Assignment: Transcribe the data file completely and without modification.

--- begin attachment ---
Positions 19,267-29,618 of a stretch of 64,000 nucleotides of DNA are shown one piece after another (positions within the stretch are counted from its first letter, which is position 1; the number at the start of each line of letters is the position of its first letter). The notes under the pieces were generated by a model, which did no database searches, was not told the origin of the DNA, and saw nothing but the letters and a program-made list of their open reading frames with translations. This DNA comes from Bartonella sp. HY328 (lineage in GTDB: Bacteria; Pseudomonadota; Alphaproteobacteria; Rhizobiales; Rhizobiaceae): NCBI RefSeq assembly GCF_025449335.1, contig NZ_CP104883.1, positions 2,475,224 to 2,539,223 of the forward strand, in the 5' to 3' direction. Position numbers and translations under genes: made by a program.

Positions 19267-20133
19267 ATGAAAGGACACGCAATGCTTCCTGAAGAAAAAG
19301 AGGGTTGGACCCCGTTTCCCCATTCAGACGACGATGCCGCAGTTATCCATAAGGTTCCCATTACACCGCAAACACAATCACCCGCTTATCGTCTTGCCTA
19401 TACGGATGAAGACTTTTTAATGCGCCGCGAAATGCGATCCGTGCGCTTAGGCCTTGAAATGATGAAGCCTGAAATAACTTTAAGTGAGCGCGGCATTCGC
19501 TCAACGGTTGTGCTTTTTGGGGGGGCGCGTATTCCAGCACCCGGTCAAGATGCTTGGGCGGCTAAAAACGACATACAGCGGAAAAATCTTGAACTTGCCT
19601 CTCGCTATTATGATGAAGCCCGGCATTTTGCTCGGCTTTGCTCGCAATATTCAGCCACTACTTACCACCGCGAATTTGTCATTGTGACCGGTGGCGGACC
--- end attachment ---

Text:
Positions 19,267-29,618 of a stretch of 64,000 nucleotides of DNA are shown one piece after another (positions within the stretch are counted from its first letter, which is position 1; the number at the start of each line of letters is the position of its first letter). The notes under the pieces were generated by a model, which did no database searches, was not told the origin of the DNA, and saw nothing but the letters and a program-made list of their open reading frames with translations. This DNA comes from Bartonella sp. HY328 (lineage in GTDB: Bacteria; Pseudomonadota; Alphaproteobacteria; Rhizobiales; Rhizobiaceae): NCBI RefSeq assembly GCF_025449335.1, contig NZ_CP104883.1, positions 2,475,224 to 2,539,223 of the forward strand, in the 5' to 3' direction. Position numbers and translations under genes: made by a program.

Positions 19267-20133
19267 ATGAAAGGACACGCAATGCTTCCTGAAGAAAAAG
19301 AGGGTTGGACCCCGTTTCCCCATTCAGACGACGATGCCGCAGTTATCCATAAGGTTCCCATTACACCGCAAACACAATCACCCGCTTATCGTCTTGCCTA
19401 TACGGATGAAGACTTTTTAATGCGCCGCGAAATGCGATCCGTGCGCTTAGGCCTTGAAATGATGAAGCCTGAAATAACTTTAAGTGAGCGCGGCATTCGC
19501 TCAACGGTTGTGCTTTTTGGGGGGGCGCGTATTCCAGCACCCGGTCAAGATGCTTGGGCGGCTAAAAACGACATACAGCGGAAAAATCTTGAACTTGCCT
19601 CTCGCTATTATGATGAAGCCCGGCATTTTGCTCGGCTTTGCTCGCAATATTCAGCCACTACTTACCACCGCGAATTTGTCATTGTGACCGGTGGCGGACC